The inquirer is getting a “full-auto” second shot or a dead trigger. He correctly diagnoses this as a hammer follow issue. A hammer follow is when the firearm’s hammer is not properly retained by the fire control group and it instead ‘follows’ the closing of the action, ending up in the ‘fired’ position.

Then in jumps the earnest helpful fool…

“I’m guessing the hammer isn’t going far enough back to engage, so it falls and ignites a second cartridge or goes ‘dead’ if it didn’t have enough energy on the fall.”

Sounds very reasonable and informed… if you have minimal working knowledge of the cycle of operations of an AR. To those with said knowledge it sounds like the useless drivel it is.

Now, I don’t believe for a moment that the commenter meant this advice with any malice aforethought, it was not meant to sound smart for his own benefit. He was trying to be helpful. But like the guy who hovers over the mechanic talking about checking the carburetor of their 2012 Toyota Tundra, which is both a correct engine term and a correct vehicle make and model, but ultimately totally wrong as carbureted engines went largely the way of the dinosaur after fuel injection was developed… this comment is of no help.

Now about the proposed solution…

“I’d probably switch to an H1/H0 [He is talking about VLTOR buffer weights] , conventional M16/VLTOR spring, or experiment with running hotter ammo”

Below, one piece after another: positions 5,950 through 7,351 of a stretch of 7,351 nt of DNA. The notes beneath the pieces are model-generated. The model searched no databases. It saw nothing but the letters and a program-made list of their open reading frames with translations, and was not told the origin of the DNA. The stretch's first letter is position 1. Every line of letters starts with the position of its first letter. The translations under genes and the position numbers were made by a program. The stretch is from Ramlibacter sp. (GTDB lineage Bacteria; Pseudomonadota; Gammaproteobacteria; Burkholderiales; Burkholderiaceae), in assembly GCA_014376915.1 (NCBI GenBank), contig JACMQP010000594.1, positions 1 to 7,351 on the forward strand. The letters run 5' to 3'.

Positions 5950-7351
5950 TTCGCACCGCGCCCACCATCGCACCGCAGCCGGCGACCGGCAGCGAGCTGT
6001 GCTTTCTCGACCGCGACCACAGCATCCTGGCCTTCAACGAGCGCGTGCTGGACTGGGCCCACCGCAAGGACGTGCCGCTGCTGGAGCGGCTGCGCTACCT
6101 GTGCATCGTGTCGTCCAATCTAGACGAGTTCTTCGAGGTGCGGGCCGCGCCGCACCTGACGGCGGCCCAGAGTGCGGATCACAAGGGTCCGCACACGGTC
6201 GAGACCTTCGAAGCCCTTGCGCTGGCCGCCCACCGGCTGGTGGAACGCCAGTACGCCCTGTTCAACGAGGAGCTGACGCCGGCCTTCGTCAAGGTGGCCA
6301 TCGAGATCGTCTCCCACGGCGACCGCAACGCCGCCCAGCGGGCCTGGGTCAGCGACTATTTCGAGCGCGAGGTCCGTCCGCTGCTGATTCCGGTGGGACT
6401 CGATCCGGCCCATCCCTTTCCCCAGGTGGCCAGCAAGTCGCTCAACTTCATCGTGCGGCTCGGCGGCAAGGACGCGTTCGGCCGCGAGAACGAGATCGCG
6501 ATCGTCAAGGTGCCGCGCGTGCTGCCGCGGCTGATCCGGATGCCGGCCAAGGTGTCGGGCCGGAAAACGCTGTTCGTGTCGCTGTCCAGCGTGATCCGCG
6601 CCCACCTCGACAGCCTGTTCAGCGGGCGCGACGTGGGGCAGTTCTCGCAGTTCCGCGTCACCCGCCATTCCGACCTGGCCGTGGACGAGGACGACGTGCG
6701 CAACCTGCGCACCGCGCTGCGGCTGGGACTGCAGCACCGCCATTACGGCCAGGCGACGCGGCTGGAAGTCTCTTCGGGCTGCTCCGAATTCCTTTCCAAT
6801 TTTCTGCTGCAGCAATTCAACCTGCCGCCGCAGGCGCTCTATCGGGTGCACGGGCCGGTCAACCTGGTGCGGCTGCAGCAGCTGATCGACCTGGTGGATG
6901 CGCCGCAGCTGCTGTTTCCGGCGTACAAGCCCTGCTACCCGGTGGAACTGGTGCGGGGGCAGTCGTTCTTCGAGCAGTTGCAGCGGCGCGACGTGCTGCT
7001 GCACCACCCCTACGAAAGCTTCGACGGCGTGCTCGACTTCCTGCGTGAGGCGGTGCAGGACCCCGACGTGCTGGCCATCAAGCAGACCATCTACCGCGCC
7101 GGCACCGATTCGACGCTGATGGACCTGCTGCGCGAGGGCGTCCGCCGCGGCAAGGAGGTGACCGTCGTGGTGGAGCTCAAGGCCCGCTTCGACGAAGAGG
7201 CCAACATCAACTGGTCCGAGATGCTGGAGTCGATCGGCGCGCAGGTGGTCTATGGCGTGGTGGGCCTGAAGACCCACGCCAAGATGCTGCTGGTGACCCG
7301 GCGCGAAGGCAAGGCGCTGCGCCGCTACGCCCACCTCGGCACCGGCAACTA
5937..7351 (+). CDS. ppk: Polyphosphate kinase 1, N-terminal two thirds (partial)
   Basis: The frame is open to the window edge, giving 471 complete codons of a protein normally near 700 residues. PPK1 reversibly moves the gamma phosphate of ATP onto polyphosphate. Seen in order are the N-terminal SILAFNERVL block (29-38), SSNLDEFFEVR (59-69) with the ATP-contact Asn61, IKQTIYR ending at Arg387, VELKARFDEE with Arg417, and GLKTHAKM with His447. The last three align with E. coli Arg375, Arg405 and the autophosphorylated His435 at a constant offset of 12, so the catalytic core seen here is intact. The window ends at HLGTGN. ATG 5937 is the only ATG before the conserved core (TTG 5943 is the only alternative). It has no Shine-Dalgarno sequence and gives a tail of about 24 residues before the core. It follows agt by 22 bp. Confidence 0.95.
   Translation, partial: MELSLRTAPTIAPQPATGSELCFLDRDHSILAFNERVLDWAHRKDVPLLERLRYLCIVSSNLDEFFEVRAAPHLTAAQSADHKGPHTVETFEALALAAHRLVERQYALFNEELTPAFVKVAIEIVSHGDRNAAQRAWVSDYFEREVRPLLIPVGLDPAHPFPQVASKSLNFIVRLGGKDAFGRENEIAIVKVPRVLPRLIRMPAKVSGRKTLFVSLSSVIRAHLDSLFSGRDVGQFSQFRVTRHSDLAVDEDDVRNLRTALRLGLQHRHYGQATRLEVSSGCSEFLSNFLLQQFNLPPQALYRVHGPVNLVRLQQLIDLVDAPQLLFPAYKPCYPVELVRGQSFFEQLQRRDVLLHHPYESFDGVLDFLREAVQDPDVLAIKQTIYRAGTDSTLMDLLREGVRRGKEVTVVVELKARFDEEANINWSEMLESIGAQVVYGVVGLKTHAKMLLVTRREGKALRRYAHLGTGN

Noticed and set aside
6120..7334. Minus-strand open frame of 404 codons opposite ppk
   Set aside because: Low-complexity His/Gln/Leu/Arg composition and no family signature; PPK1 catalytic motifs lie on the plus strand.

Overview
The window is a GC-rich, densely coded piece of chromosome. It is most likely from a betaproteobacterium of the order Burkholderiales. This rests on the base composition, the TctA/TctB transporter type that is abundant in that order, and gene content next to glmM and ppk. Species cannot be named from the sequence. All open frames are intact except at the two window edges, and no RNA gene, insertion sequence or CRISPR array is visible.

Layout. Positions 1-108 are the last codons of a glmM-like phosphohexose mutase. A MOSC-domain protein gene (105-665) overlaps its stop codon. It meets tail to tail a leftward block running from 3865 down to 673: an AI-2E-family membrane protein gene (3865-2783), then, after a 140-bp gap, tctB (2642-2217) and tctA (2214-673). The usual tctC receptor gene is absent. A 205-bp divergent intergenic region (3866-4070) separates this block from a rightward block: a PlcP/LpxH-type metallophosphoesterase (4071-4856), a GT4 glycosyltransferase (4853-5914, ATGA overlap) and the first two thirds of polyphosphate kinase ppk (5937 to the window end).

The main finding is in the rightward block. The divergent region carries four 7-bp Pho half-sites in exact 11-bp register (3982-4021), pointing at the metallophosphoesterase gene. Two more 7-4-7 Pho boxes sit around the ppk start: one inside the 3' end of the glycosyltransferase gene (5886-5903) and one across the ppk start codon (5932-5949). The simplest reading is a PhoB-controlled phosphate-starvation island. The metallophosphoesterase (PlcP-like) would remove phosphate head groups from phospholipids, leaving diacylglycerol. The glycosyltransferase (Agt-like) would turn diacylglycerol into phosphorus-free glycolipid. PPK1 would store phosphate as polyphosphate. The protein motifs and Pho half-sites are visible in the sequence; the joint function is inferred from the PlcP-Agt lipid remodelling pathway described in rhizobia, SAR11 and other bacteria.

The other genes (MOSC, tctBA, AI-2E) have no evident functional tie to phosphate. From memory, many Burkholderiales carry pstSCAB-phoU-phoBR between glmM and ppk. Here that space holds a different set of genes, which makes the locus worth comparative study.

Again, this sounds reasonable and informed… unless you are informed. Then it sounds like nonsense. It throws a bunch of expensive diagnostics and solutions out when we already have a pretty clear diagnostic grasp of the problem, the trigger is malfunctioning.

The first portion of the OP (Original Post(er)) is irrelevant to the problem, it gives us a parts list that are not part of the problem (but the OP is unsure if they could be contributors so includes them for reference. That is both common and appreciated).

The second sentence tells us what the problem is, the rifle is double firing and OP is getting hammer follow. This tells an informed individual one of three things about the OP’s rifle. A.) His disconnector is worn into disrepair and it is not reliably and safely catching the hammer during the cycle. B.) The sear is worn into disrepair and is not reliably and safely stopping the hammer when the trigger isn’t being pressed. Or, C.) The OP is “feathering” one of the more sensitive triggers on the market and minor sympathetic movements during a slow trigger release are causing the hammer to miss the sear on the reset point after it is released from the disconnector. A combination of the three is also possible.